A large-scale museum diorama popped up in the Mongolian plains, challenging the unending ebb and flow of history by making apparent the borders between the actual and the ideal. Created by Paris-based Korean photographer Daesung Lee, the giant billboard that anchors his Futuristic archaeology project is adorned with images of desertification in Mongolia—that is, the places where, due to environmental and human factors, the drying landscape is threatening centuries-old traditions.
"Environmental changes directly threaten the Mongolian nomadic way of life, which has been passed down from generation to generation for thousands of years," Lee writes in the project's statement. "This project attempts at recreating the museum diorama with actual people and their livestock in a real place where [desertification occurs] in Mongolia. It is based on an imagination that these people try to go into [the] museum diorama for survival in the future."
Created between 2013 and 2014, the result is a fourth wall-breaking photo series that looks to the past, present, and future of nomadic peoples and the land they have come to represent. "By doing this, I hope to accomplish a sense that the lives of these nomadic people occur between this reality and a virtual space of a museum," Lee continues, quoting statistics that suggest that "potentially 75% of Mongolian territory is at risk of desertification." Lee fears that these traditional lifestyles might only exist in "museums in the future," but with Futuristic archaeology, preserves the culture by synthesizing harsh realities with what can best be described as the stuff of dreams.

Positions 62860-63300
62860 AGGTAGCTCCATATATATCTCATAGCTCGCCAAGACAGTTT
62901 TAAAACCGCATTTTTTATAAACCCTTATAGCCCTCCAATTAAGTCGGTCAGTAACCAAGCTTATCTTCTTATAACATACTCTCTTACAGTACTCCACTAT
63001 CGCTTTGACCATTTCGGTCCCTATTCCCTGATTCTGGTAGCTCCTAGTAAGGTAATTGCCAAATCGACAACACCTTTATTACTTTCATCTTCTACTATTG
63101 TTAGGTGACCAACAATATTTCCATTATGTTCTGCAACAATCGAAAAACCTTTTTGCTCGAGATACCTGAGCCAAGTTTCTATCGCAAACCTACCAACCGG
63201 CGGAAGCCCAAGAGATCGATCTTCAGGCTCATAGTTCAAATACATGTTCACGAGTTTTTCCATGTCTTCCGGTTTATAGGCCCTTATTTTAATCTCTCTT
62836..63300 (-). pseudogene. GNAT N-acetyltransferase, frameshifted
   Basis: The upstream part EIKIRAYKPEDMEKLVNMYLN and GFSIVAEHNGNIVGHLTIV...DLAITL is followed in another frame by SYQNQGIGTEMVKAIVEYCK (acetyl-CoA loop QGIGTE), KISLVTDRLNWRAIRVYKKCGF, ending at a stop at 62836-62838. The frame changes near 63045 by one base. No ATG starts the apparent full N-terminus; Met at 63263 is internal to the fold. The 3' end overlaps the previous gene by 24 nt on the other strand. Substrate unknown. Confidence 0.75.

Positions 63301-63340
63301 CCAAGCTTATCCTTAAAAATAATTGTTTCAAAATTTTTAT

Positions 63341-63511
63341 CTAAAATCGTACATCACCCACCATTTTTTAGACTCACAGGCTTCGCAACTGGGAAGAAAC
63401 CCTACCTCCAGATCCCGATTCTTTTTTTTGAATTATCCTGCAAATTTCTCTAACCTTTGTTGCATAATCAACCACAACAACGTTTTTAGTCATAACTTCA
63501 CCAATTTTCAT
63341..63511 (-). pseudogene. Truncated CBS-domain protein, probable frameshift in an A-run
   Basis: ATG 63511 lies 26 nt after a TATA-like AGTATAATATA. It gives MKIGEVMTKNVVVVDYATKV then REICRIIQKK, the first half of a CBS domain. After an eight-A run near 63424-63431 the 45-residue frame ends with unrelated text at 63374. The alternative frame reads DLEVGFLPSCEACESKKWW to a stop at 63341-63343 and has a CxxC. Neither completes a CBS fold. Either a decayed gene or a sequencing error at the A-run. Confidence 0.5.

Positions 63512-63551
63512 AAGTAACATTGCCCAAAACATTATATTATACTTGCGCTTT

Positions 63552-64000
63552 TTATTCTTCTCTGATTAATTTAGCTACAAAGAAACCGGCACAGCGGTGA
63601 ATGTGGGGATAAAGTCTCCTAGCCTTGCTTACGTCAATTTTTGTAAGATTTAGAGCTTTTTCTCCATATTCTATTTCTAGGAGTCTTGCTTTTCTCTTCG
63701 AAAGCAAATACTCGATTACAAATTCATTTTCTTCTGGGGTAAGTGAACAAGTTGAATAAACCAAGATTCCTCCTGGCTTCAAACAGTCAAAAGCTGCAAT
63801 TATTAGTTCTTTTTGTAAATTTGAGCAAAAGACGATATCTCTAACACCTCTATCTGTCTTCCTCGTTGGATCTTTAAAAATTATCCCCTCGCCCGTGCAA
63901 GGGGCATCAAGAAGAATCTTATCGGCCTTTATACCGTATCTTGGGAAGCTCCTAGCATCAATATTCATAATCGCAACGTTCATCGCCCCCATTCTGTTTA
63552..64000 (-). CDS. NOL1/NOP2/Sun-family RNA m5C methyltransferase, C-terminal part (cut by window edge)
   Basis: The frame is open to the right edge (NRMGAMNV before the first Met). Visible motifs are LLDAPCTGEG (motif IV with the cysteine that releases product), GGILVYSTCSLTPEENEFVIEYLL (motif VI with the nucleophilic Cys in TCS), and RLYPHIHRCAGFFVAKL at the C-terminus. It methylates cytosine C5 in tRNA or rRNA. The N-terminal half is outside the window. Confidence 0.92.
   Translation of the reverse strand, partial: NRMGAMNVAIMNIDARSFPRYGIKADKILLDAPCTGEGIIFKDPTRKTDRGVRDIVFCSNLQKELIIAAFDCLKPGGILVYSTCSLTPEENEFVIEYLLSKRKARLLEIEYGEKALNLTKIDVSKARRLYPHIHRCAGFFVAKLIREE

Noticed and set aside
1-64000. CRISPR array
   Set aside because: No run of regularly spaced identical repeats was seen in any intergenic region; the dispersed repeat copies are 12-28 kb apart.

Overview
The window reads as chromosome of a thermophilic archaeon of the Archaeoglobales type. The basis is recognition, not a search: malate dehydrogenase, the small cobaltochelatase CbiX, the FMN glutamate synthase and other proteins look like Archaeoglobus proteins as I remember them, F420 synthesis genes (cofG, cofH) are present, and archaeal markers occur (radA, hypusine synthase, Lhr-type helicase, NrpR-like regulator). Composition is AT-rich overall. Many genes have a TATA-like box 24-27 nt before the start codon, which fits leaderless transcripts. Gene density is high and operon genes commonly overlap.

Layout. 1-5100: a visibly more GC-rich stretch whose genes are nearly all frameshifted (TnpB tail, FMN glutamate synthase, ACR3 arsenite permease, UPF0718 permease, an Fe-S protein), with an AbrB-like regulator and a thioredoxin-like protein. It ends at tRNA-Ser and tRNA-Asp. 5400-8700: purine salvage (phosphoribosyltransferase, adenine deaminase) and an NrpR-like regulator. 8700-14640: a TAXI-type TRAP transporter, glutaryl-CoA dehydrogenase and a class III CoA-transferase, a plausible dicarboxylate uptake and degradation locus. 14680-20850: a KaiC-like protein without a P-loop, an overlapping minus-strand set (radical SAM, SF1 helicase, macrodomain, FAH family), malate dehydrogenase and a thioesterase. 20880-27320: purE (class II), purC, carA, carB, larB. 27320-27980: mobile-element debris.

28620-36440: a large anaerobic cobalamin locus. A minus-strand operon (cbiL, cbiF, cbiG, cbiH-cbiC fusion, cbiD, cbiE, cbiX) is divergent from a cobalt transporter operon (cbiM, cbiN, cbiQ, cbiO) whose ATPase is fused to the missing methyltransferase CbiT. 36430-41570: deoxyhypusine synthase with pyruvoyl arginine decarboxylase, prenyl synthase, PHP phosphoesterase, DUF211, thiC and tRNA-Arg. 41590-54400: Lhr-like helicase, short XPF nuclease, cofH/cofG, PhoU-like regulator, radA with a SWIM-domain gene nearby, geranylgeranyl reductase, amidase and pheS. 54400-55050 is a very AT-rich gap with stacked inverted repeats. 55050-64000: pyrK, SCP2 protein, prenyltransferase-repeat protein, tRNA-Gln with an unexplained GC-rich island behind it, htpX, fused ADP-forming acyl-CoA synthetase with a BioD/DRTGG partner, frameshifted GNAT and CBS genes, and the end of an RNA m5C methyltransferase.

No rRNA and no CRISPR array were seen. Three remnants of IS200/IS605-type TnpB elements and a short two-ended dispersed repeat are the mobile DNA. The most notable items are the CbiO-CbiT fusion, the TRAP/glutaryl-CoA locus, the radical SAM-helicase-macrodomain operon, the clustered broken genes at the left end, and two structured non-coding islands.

Below, check out images from Futuristic archaeology by Daesung Lee, and head over to his website for more.